Costello College is a contributor to the top entrepreneurship ranking, along with the Schar School and the Mercatus Center, all of which produce volumes of research, articles, and papers for an abundance of publications.

Schar School dean Mark J. Rozell called entrepreneurship research “a very distinguishing feature for a public policy and government school.”

Its research at the Center for Micro-Economic Policy Research (CMEPR), for example, is focused on diversity and disadvantaged groups among entrepreneurs, especially those who are Black, immigrants, and female. It also looks at job creation by minority entrepreneurs in minority and low-income communities.

“The center brings an unusual contribution to research on entrepreneurship by focusing on these issues,” said John Earle, the center’s director and a Distinguished University Professor, who has published more than 60 articles and scholarly papers. “While the typical focus for entrepreneurship studies is for performance, especially for firms receiving venture-capital support, CMEPR research analyzes a much broader range of businesses, and how public policies affect the entry, growth, and survival of those owned by minority entrepreneurs.” 

At the College of Engineering and Computing, Dean Ken Ball noted that CEC faculty garnered more than $119 million in research awards in 2023.

Dean Alpaslan Ozerdem talks with a table of students during class.
Dean Alpaslan Ozerdem's Jimmy and Rosalynn Carter School for Peace and Conflict Resolution class. Photo by: Ron Aira/Office of University Branding.

“I’m proud that our research has informed and strengthened our academic programs and led to innovation and economic growth that benefits society,” Ball said. “Mason has consistently been a national leader in cybersecurity, data analytics, software engineering, aviation, and web development. These rankings reflect the impact CEC researchers have in areas of engineering and computing that are relevant to everyone, as well as our leadership position among Virginia’s public universities.”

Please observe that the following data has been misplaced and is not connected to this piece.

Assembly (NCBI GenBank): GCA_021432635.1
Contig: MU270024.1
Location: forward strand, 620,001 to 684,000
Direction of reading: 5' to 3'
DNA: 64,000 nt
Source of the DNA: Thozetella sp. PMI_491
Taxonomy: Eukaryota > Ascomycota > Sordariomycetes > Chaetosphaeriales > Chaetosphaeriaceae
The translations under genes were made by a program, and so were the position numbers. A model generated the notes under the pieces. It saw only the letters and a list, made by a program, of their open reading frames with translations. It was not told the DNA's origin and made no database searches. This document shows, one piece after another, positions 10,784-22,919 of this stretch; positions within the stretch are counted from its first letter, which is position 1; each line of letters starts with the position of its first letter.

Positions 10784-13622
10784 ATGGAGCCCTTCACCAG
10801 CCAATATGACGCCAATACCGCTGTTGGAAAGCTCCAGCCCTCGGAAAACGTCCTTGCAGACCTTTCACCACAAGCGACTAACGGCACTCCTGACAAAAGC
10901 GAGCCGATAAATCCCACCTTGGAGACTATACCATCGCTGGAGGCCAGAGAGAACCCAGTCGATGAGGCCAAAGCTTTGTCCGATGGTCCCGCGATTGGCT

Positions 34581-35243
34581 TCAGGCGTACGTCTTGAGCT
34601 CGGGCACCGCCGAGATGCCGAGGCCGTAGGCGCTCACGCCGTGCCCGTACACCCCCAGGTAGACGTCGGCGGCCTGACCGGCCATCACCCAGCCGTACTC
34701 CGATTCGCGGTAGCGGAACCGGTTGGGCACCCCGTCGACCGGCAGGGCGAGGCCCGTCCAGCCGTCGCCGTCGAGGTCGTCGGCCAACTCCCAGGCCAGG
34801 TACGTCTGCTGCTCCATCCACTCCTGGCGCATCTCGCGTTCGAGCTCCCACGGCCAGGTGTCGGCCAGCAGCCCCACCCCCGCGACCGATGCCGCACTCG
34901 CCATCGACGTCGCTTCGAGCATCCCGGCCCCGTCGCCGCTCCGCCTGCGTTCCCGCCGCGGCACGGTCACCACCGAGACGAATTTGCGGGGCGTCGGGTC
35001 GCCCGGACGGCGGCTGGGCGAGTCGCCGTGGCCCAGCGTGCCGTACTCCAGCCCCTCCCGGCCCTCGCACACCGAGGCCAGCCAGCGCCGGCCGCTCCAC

CHSS dean Ann Ardis said her college’s contributions to research in best-of-Virginia areas such as criminology, broadcasting, law enforcement, journalism, and political economy “are a testament to the scholarly excellence of our faculty. We take immense pride in our researchers’ contributions to Mason’s growing reputation nationally as a comprehensive R1 institution with strengths across a range of research areas.”

For Alpaslan Özerdem, dean of the Carter School, the ranking in conflict resolution “fuels our dedication to shaping a more peaceful and understanding world.”

Özerdem noted that the school has been at the forefront of teaching, researching, and implementing conflict resolution for four decades.

“So being recognized as the premier institution for conflict resolution in Virginia deepens our pride and reaffirms our vital role within the broader conflict resolution ecosystem of the commonwealth,” he said. 

Here are the programs ranked the best in Virginia, with ranking among public institutions and overall national ranking; best in Washington, D.C., Virginia and Maryland (DMV) where noted:

Aviation: 8, 11 (best in the DMV)

Broadcast Journalism: 40, 58

Cinematography: 29, 48 (best in the DMV)

Conflict Resolution: 15, 28

Criminology: 19, 26

Cybersecurity:  21, 33

Data Administration: 19, 29

Entrepreneurship: 1, 2 (best in the DMV)

Human Rights Law: 9, 28 (best in the DMV)

Intellectual Property Law: 6, 18 (best in the DMV)

Law Enforcement: 5, 10 (best in the DMV)

Military Science: 33, 47

Political Economy: 14, 28

Public Policy Administration: 17, 29 (best in the DMV)

Radio & TV Broadcasting: 37, 55

Remote Sensing: 29, 39

Software Engineering: 11, 15

Web Development: 12, 18

See EduRank’s methodology here.